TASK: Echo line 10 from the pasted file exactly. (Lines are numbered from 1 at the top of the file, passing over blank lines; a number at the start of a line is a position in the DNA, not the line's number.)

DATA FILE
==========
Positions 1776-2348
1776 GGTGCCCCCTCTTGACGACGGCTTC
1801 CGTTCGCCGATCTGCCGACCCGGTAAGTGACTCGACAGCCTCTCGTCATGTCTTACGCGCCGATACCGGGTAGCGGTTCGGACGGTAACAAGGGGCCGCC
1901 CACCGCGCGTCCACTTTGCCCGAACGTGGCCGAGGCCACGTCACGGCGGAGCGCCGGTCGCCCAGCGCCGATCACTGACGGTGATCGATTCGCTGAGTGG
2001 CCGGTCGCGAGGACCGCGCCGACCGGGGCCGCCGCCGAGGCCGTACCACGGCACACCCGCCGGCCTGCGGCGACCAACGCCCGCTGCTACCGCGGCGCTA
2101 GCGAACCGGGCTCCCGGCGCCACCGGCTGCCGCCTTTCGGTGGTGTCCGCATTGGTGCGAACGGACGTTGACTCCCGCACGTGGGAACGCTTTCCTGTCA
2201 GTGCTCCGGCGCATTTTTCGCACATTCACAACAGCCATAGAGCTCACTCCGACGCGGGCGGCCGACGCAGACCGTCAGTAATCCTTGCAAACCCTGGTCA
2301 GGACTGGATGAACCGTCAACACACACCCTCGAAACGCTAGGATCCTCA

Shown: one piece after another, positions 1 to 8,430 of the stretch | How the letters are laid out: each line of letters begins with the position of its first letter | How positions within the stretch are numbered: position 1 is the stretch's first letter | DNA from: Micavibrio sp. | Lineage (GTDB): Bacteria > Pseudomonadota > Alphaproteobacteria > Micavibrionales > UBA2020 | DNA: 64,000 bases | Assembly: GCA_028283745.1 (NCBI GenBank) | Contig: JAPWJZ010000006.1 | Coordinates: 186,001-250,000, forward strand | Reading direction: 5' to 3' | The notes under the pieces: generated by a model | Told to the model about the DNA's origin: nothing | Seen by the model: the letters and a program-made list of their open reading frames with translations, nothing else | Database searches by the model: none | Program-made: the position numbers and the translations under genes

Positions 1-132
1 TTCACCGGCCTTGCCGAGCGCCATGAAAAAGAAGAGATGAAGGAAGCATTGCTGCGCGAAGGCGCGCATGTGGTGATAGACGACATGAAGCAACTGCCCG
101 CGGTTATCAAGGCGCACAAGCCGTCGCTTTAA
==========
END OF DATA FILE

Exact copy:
Positions 1-132